a place called Atalaya

One of the places Beth took me two weekends ago was a lovely, historic beach home named Atalaya (Spanish for watchtower). Built by a businessman for his sculptor wife, it sits feet from the beach, a refuge for Archer and Anna Huntington. The perfect introverts’ sanctuary since it has no guest quarters. On purpose. I so get these people.

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Ok, so from the outside, it doesn’t look all that incredible. I mean, the teal is cool, but just wait until we get inside…

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But first we have to appreciate the teal door. I mean, hello. Teal.

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And hello, Atalaya.

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Oh, a beautiful courtyard, how terrible. That just won’t do. Said no one ever.

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A door in Anna’s outdoor sculpting area.

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Anna made all the wrought iron pieces covering the windows.

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Clearly she had some skill with iron.

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And I held up the people behind us so I could get this shot. What can I say? I have a thing for hallways. And the teal door at the end made it the perfect choice for a focal black & white effect.

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I cannot get enough of these awesome textures.

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It almost makes me want to paint every door in my house teal.

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Believe me, if I could move into Atalaya, I would have. Even if I had to sleep in the icebox.

Many thanks to this lady for introducing me to Atalaya. And for playing “we’ve been murdered!” with me. (Refer to this post for proof.)

Thursday I’ll share pics of the beachfront part of our adventure . . .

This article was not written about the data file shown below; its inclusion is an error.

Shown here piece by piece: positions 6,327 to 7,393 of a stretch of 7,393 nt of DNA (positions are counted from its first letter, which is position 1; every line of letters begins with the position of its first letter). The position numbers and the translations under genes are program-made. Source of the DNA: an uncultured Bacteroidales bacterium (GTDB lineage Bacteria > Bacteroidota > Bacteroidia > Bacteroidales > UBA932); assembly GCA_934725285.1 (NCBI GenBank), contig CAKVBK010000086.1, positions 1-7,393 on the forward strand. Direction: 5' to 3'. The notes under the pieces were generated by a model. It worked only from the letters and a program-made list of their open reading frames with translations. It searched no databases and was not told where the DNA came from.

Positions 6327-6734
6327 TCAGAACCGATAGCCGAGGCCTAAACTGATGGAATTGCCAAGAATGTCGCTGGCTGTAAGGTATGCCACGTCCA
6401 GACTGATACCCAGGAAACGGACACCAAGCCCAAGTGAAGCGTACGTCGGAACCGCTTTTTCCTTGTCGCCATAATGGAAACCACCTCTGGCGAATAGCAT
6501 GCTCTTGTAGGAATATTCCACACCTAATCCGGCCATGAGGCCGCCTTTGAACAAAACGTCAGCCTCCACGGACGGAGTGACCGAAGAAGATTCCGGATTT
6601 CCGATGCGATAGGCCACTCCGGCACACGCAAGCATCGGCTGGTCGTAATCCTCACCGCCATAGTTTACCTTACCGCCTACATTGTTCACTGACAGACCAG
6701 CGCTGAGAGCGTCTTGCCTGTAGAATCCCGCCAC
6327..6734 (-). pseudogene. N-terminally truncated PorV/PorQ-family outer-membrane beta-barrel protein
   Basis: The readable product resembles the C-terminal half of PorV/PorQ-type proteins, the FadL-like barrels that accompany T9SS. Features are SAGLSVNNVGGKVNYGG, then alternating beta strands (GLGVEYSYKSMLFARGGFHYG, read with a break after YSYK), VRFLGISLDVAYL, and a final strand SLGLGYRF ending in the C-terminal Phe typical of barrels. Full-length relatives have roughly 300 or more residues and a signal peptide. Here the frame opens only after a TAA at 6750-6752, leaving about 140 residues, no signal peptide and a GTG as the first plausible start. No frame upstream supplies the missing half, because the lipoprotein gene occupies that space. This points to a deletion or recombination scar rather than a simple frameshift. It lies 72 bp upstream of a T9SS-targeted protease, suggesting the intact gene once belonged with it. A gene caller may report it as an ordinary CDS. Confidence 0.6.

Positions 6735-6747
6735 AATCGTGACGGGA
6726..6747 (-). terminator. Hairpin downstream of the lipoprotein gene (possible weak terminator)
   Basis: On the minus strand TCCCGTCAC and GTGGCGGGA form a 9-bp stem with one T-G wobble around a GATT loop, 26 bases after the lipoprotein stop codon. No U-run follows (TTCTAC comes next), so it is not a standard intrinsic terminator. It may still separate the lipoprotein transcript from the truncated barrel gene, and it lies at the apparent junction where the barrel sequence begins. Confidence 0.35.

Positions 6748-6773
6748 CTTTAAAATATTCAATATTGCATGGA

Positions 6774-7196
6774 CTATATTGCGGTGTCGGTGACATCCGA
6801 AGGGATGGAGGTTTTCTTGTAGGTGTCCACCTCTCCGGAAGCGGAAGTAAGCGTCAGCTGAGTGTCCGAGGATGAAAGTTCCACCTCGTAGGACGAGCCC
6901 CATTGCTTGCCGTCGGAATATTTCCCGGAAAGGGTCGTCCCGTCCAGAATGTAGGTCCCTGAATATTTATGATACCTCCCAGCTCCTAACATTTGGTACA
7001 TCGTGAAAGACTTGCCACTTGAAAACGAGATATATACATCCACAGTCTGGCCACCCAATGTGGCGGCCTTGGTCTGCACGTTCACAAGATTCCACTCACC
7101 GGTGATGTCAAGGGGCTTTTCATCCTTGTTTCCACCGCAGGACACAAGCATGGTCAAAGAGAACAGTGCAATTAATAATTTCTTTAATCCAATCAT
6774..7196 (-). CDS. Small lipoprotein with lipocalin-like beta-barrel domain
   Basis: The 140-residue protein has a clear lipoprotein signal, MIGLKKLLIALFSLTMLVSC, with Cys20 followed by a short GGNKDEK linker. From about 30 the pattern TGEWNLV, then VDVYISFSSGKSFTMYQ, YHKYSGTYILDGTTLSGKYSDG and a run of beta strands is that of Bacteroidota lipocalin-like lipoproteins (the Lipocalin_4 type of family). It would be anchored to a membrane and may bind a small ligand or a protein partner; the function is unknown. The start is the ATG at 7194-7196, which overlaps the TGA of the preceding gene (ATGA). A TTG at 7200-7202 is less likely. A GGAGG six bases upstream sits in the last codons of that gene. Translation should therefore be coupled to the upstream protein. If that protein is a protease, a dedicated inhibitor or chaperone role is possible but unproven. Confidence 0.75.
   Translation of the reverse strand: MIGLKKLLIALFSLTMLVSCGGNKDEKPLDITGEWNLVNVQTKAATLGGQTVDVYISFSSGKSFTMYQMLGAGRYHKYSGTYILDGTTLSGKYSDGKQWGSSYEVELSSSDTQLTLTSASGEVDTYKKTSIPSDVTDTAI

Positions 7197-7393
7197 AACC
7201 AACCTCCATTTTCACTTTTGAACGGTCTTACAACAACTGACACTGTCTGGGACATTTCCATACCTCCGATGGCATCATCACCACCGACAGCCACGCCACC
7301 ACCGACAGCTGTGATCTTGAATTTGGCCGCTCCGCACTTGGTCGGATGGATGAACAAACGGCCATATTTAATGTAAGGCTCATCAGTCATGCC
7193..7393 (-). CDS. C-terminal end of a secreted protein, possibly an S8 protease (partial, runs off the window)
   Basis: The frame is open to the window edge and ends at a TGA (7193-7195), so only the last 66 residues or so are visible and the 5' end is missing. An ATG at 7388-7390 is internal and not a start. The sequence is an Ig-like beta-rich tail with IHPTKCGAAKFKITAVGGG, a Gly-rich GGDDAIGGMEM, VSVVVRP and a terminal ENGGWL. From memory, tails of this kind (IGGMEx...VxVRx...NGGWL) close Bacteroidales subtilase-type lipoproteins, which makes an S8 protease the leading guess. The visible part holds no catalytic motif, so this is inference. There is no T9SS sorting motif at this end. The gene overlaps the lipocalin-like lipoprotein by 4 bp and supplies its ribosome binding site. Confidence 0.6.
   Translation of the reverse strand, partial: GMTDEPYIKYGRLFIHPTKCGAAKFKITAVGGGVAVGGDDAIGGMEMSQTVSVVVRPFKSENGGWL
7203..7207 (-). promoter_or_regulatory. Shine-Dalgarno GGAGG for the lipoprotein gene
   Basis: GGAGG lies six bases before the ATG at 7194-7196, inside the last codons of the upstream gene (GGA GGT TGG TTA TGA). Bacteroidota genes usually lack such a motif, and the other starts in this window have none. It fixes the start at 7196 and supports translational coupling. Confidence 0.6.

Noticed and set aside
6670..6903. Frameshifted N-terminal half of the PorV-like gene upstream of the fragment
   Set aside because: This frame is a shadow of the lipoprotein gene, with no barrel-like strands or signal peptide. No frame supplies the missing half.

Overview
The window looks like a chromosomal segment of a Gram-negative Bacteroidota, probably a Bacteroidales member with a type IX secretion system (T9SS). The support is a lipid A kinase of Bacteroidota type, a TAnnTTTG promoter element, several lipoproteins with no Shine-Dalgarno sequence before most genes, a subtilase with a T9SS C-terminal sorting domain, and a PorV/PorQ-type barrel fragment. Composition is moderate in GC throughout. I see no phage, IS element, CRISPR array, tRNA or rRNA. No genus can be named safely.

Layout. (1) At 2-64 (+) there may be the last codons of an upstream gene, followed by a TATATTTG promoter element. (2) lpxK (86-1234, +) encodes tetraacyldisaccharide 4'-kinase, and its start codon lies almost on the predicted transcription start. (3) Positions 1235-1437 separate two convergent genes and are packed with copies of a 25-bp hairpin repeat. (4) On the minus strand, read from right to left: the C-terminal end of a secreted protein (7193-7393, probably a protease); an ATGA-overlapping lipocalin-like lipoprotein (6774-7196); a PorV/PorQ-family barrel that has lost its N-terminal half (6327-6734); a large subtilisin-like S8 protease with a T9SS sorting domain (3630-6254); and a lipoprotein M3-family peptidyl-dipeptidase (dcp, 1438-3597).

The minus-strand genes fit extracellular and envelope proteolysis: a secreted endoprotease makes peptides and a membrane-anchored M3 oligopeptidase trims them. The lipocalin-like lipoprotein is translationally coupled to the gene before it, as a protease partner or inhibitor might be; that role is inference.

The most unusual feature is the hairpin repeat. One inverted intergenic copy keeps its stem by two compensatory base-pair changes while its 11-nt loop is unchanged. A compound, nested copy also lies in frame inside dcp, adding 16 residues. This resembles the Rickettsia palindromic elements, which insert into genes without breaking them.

magic

When I was only 8 years old, I experienced something incredible. I was in my first play. (Not counting the random skits put on to entertain family.)

Over the course of two summer weeks, I had lessons in dance, drama, and voice at a local civic center, all culminating in a mostly-kids production of The Hobbit.

Not gonna lie, I kinda rocked the goblin look, don’t you think?

The Hobbit blog

(Gotta love the orange circles around my eyes. Note to self: add that to your makeup routine. Great way to draw attention to your eyes.)

Yep, I was a fantastic goblin. I even had speaking lines. (I’ve also had age issues ever since the adults in charge told me they would’ve made me a dwarf if I had been a little older. One of the thirteen mighty dwarves! Straight and strong and true, marching, marching on, with just one goal in view – to slay the dragon, the awful dragon Smaug! Ahem. Did I mention it was a musical?)

But even though I didn’t get to be a dwarf, it was still incredible. The lights, the excitement, the strobe-light fight scene (although a short, rope whip is rather a disadvantage in a sword fight), the fog-machine smoke, the hushed and sacred backstage.

It was intoxicating. I’ve loved acting ever since, and I think about how much I miss it at least once a week. There’s something magical about being on that stage, knowing an audience you can hardly see is watching your every move. To know there are no second takes. To step into a character and breathe life into him/her. It’s the purest form of magic.

Tomorrow, I get to be one of those shadowy outlines in the audience in the place where theatre lives: Broadway.

That’s right, I’m going to a Broadway show. Newsies, to be exact. It’s the second part of my birthday fabulousness. My husband and I are hopping on a train to NYC tomorrow and catching the show that night.

I can’t wait to breathe in the magic.

But before then, I have to figure out what shoes to wear. So if you need me, I’ll be buried in my closet…